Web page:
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Cablegate: Support for Poland's Aspiring Nuclear Power Program

VZCZCXYZ0638
OO RUEHWEB

DE RUEHWR #1029/01 2781423
ZNR UUUUU ZZH
O 051423Z OCT 09 ZDK
FM AMEMBASSY WARSAW
TO RUEHC/SECSTATE WASHDC IMMEDIATE 8997
INFO RUEHZL/EUROPEAN POLITICAL COLLECTIVE PRIORITY
RHEHOMB/OMB WASHDC PRIORITY
RHEBAAA/DEPT OF ENERGY WASHINGTON DC PRIORITY
RUCPDOC/DEPT OF COMMERCE WASHINGTON DC PRIORITY
RHEHNSC/NSC WASHDC PRIORITY

UNCLAS WARSAW 001029

SENSITIVE
SIPDIS

STATE FOR ISN/NESS, L-NPV, L-T, EUR/PRA AND S/EEE REBECA
NEFF; USTR FOR ELIZABETH BALTZAN AND JARED RAGLAND; OMB FOR
DAVID LEE; COMMERCE FOR HILLEARY SMITH AND STEVE CLAGGETT;
DOE/NNSA FOR HEATHER LOONEY

E.O. 12958: N/A
TAGS: ECON ENRG EINV TRGY BEXP BTIO PL
SUBJECT: SUPPORT FOR POLAND'S ASPIRING NUCLEAR POWER PROGRAM

REF: A. WARSAW 1450
B. WARSAW 958

1. (SBU) Summary: The Polish government requests US
assistance in launching a nuclear power program. PM Tusk's
goal of generating nuclear power by 2020 is optimistic.
However, simultaneously meeting Poland's carbon emissions
commitments and addressing its energy security concerns will
require diversifying away from coal. Poland's public and
private sector leadership view nuclear as a vital piece of
that diversification, achievable in the medium-term. The
U.S. has an interest in seeing the GoP succeed in meeting its
climate change and energy security goals, but Poland lacks
the human capital to design and implement a nuclear program.
Polish officials have specifically asked for US assistance in
building that human capital. They would like to engage us
early in the process as they begin to draft legislation and
design regulatory infrastructure. End Summary.

Why Nuclear?
------------
2. (SBU) Poland's reliance on domestic coal for 95% of its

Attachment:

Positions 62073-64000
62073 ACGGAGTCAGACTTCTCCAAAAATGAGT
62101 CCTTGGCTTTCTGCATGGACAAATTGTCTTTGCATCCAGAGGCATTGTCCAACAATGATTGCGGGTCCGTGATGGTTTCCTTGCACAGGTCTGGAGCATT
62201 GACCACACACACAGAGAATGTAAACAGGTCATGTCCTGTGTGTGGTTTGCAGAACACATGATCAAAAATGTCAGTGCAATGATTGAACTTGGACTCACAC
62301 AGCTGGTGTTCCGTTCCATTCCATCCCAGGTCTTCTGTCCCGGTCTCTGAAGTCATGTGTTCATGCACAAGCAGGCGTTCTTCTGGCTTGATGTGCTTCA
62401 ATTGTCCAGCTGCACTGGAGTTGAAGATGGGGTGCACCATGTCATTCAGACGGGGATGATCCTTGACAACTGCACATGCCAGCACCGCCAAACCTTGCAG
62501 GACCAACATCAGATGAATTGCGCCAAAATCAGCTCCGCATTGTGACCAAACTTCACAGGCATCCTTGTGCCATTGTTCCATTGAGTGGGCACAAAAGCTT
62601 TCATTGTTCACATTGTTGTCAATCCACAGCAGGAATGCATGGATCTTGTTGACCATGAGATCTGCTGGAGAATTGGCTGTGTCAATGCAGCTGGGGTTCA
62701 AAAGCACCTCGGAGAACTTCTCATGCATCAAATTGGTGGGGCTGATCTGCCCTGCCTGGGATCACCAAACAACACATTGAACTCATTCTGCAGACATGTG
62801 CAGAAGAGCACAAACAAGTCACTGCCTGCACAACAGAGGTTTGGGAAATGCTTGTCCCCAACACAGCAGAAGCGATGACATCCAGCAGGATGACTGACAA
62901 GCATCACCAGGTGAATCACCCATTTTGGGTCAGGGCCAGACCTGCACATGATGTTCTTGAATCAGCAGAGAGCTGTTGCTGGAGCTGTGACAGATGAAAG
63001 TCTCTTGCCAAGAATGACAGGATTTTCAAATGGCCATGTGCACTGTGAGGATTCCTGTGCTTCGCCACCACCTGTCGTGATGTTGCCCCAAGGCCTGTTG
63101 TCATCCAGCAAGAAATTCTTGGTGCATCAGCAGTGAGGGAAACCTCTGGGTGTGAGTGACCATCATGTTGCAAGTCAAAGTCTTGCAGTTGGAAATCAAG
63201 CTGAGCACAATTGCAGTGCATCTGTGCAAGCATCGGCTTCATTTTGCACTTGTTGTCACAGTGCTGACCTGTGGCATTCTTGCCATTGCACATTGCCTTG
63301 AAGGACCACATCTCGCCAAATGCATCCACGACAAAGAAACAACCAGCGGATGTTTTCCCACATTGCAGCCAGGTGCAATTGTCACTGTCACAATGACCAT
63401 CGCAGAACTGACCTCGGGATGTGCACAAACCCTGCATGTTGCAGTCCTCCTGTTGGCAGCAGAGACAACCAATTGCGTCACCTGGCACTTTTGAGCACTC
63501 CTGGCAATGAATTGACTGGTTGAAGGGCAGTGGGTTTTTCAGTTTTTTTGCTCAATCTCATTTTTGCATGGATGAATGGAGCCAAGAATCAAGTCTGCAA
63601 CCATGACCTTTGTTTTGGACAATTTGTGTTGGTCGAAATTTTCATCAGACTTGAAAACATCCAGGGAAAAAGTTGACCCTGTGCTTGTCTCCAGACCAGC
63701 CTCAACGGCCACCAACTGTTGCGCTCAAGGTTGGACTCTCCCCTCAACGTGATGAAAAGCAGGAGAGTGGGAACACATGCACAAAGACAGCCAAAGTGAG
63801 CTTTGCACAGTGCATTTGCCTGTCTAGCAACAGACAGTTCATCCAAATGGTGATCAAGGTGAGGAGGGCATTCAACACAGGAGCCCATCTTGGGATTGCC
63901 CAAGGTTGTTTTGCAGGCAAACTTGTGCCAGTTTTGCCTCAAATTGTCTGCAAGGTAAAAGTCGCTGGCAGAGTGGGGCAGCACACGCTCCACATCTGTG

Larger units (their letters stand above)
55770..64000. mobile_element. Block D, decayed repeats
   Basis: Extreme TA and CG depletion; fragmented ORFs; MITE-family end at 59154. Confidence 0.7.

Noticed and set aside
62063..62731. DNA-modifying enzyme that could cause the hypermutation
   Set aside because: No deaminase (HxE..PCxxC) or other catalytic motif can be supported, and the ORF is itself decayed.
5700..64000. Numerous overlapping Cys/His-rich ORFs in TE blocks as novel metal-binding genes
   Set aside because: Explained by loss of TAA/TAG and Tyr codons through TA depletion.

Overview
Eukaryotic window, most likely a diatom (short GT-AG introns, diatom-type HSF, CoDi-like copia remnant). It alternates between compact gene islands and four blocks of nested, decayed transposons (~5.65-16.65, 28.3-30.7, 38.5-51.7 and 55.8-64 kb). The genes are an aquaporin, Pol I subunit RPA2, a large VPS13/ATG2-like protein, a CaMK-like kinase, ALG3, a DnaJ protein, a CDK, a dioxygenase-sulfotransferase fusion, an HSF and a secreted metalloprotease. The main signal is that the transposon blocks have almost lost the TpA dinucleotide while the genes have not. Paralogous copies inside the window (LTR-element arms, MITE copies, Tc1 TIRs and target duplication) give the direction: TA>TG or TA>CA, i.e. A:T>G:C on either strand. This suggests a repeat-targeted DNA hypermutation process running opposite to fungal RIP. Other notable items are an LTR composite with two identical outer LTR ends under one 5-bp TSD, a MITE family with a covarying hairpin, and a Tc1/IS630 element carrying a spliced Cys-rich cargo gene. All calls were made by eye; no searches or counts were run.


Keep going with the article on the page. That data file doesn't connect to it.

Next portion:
electricity insulates it somewhat from dependence on Russian
energy. At the same time, this dependence on coal puts
Poland at odds with EU-established emissions caps, which
favor imported (Russian) gas or other alternatives. Poland
will require huge investments in its outdated power sector in
the coming years regardless of the nuclear program; some 60%
of Poland's power plants are 25 years old or older. PM Tusk
has made nuclear power, along with LNG, his primary response
to solving Poland's energy-climate conundrum. Poland does
not have a substantial anti-nuclear movement. Opposition
party leaders including Law and Justice (PiS) energy experts
have so far limited their criticism to the effectiveness of
Tusk's energy policy implementation, and have generally been
silent or even supportive of Poland's move toward nuclear.

Next Steps Toward Implementation
--------------------------------
3. (SBU) Hanna Trojanowska's appointment by PM Tusk last May
as the new Commissioner for Nuclear Power signaled an
acceleration of efforts to launch the program. While most
analysts agree that the 2020 target Tusk announced last
January is too optimistic, the GOP is aggressively advancing
toward that goal. Trojanowska's new office in the Ministry